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Google Searches Show Disturbing Truths about Our Prejudices

Everybody lies, but Google searches reveal our darkest secrets. That's the conclusion of US data scientist Seth Stephens Davidowitz, who analyzes anonymous Google search results. His research shows disturbing truths about our prejudices. Stephens-Davidowitz writes:

Consider what happened shortly after the mass shooting in San Bernardino, California, on 2 December, 2015 … That evening, minutes after the media first reported one of the shooters' Muslim-sounding names … the top Google search in California with the word "Muslims" in it at the time was "kill Muslims." And overall, Americans searched for the phrase "kill Muslims" with about the same frequency that they searched for "martini recipe" and "migraine symptoms." In the days following the San Bernardino attack, for every American concerned with "Islamophobia," another was searching for "kill Muslims."

He also notes the popularity hate-fueled internet searches for the "N-word."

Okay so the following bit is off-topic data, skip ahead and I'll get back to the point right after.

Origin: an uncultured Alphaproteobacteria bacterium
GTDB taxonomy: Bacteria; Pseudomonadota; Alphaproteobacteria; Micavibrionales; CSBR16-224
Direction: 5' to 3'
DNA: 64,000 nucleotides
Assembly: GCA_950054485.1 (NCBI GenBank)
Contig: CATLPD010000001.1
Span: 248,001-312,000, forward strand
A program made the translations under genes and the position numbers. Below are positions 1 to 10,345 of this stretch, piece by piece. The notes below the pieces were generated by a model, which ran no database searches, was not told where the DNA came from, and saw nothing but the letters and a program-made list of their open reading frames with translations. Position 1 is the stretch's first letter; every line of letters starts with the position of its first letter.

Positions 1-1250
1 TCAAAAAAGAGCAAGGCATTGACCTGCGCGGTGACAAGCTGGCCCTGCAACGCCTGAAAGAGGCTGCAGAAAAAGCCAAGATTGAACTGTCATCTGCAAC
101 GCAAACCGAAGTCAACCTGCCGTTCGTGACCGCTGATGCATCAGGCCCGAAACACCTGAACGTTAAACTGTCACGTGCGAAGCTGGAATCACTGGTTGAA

Either singular or in its plural form, the word is included in 7 million American searches every year. Searches for "N-word jokes" are 17 times more common than searches for [other ethically derogatory jokes]. When are these searches most common? Whenever African Americans are in the news. Among the periods when such searches were highest was the immediate aftermath of Hurricane Katrina in 2005, when television and newspapers showed images of desperate black people in New Orleans struggling for their survival. They also shot up during Obama's first election. And searches rose on average about 30 percent on Martin Luther King Jr. Day.

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